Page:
You Could See This One Coming From a Mile Away

Well, I hate to say it, but you could see this one coming from a mile away. Ferguson police officer Darren Wilson was not indicted for the August 9 shooting of Michael Brown.

I don’t know if he should have been indicted. I do know that this is a sad case all around. Let’s begin by reminding ourselves what a grand jury is and why it’s needed in a case like this. Historically, a criminal grand jury is considered to be a brake on the power of the prosecutor. The Fifth Amendment to the United States Constitution, part of the “Bill of Rights,” established that “No person shall be held to answer for a capital, or otherwise infamous crime, unless on a presentment or indictment of a Grand Jury.” A grand jury is “grand” because it consists of at least 23 members, unlike the 12 required for criminal trials or the six generally required for civil trials.

The grand jury has to return a “true bill” in which it indicates its belief that there is probable cause to believe that a crime was committed. During grand jury proceedings, the defendant is not present, and no one makes a presentation on behalf of the defendant. One only hears from the prosecutor. If the prosecutor doesn’t have enough evidence to prove that there is probable cause to believe that a crime was committed, then one never has to hear from the defendant because there is no way that the case could be proved beyond a reasonable doubt. End of story.

One of the criticisms of grand juries is that they generally operate as a “rubber stamp” to prosecutor’s decisions. It is very rare that a grand jury does not indict; the notable exceptions are generally cases with a high political profile, such as this one in Ferguson Missouri. The St. Louis County prosecutor, Robert McCulloch, is suspected by his critics of not being unbiased when it comes to matters related the conduct of officers.  His father was a police officer killed in an incident with an African-American suspect, and his mother, brother, uncle, and cousin all served with the St. Louis Police Department. He also did not ask the Grand Jury to endorse a specific charge, but chose instead to present all the evidence to the grand jury, leaving to jurors the decision of what charges might be brought, if any.

There are also very substantial legal impediments to indicting a cop in the performance of his or her duty. First, cops have a “qualified” immunity from liability. For the same reason that you cannot sue a judge for making a bad decision, you cannot sue a cop for making a mistake in judgment. In addition, the legal standard authorizing deadly force by police officers is something called “objective reasonableness.” In the 1985 case of Tennessee v. Garner, 471 U.S. 1, the Supreme Court held that when a law enforcement officer is pursuing a fleeing suspect, he or she may use deadly force to prevent escape only if the officer has probable cause to believe that the suspect poses a significant threat of death or serious physical injury to the officer or others.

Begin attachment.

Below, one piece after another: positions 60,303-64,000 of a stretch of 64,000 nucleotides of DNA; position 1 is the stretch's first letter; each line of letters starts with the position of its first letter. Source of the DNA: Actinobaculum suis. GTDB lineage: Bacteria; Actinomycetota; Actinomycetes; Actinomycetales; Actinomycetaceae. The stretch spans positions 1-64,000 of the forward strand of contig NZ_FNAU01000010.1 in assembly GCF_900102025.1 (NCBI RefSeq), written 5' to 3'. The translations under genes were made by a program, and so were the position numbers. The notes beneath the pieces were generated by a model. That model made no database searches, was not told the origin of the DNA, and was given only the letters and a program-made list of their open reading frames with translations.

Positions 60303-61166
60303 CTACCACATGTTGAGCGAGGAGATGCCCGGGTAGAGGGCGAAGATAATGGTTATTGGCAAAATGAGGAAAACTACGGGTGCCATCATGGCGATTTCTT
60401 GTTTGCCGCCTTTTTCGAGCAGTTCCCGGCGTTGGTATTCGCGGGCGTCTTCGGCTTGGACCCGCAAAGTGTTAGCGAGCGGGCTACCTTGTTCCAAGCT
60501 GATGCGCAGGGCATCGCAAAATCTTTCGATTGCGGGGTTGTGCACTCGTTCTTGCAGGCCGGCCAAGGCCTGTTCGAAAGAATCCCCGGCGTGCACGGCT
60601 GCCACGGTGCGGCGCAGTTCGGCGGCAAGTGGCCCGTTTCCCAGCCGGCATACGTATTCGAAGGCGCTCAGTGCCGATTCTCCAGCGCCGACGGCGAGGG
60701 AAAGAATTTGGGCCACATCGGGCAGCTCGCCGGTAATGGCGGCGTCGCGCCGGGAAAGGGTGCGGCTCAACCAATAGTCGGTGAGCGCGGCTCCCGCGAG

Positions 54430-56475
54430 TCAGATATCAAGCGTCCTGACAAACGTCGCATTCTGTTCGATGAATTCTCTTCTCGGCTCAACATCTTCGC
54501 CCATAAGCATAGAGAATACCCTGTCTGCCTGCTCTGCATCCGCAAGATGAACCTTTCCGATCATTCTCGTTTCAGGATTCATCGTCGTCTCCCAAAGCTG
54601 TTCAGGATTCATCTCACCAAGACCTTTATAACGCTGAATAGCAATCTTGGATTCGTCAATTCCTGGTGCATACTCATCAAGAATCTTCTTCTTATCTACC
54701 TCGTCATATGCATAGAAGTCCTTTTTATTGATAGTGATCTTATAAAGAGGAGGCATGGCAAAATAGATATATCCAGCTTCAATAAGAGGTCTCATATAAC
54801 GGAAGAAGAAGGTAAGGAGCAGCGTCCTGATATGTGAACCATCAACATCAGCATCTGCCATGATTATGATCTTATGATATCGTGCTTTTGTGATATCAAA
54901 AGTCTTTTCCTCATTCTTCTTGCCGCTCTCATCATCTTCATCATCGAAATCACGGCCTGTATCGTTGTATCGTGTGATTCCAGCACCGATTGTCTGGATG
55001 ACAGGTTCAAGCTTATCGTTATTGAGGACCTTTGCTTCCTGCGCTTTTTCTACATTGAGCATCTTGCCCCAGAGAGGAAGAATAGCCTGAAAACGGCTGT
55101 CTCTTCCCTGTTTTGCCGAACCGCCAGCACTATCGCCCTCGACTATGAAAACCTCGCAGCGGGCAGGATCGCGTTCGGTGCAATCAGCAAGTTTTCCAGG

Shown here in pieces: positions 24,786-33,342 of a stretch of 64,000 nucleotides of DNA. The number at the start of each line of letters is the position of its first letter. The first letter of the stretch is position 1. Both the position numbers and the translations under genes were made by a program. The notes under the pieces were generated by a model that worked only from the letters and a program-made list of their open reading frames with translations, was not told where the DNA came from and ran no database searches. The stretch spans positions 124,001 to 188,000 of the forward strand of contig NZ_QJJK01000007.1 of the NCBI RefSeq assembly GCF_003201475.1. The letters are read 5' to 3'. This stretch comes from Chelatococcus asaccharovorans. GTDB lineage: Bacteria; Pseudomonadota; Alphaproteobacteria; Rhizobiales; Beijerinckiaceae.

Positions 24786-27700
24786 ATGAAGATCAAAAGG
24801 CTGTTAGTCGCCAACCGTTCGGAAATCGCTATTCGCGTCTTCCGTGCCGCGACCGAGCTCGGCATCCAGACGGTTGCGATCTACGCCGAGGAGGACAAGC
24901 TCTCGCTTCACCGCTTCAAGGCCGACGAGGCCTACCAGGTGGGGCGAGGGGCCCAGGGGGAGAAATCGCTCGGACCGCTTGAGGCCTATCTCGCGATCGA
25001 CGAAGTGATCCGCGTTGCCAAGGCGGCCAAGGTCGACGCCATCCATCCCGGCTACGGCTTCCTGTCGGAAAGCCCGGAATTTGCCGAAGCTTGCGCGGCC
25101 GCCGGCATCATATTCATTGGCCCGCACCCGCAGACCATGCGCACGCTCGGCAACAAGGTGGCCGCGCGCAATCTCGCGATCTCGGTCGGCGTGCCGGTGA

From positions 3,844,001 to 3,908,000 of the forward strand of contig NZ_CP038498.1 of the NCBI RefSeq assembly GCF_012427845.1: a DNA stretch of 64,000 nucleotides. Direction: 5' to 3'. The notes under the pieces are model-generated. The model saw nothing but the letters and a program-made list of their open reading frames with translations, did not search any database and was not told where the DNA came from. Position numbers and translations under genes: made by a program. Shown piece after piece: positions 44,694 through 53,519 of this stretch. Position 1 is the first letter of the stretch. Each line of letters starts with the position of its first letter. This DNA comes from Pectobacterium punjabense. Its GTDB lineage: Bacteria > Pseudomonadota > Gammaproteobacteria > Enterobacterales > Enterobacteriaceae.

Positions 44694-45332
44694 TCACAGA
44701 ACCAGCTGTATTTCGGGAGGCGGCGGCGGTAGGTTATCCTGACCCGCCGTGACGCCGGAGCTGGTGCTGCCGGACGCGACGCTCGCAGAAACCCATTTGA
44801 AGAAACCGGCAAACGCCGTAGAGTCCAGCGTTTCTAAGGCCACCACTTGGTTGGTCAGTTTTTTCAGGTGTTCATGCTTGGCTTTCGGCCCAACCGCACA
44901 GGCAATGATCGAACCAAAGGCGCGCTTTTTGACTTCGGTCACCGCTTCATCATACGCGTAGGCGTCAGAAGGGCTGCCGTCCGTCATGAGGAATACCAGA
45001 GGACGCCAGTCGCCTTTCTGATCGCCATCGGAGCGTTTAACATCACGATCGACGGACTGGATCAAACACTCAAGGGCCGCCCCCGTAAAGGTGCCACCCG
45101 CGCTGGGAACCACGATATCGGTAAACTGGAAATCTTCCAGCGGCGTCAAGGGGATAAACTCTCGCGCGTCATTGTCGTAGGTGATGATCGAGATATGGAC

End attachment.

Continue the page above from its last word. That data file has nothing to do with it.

Officer Darren Wilson, who shot and killed Michael Brown, claimed that he was justified in his use of deadly force. According to Wilson’s narrative, Brown and his friend Dorian Johnson were walking down the middle of the street when Wilson drove up and ordered them to move to the sidewalk. Brown and Wilson struggled through the window of the police vehicle until Wilson’s gun was fired, either intentionally or as a result of the struggle. Brown and Johnson then fled in different directions, with Wilson in pursuit of Brown, which is when he shot him six times. The suggestion has also been made that Wilson was pursuing Brown because he thought he might be have been involved in a store robbery. The Ferguson Police Department was in possession of a video of a convenience store robbery that occurred only minutes before the shooting. It showed Brown taking cigarillos and shoving a store employee who tried to prevent him from leaving. Wilson knew about the robbery at the time of the shooting.

An additional barrier to the prosecution of police officers comes from the close cooperation that police departments have with the district attorney’s offices that prosecute crime. Aside from the strong bonds that have been built up through working together over time, prosecutors must also rely on the cooperation of police departments when they are investigating police malfeasance. It’s an inherent conflict of interest.

This particular grand jury in Ferguson apparently only had twelve members. Must be the way it works in Missouri. Nine of them were white, three of them were black. They failed to indict Officer Wilson on anything. I wasn’t in the grand jury room, I don’t know what evidence was presented of what wasn’t presented. All I know is that you could see this decision coming from a mile away.

About a1skeptic

A disturbed citizen and skeptic. I should stop reading the newspaper. Or watching TV. I should turn off NPR and disconnect from the Internet. We’d all be better off.
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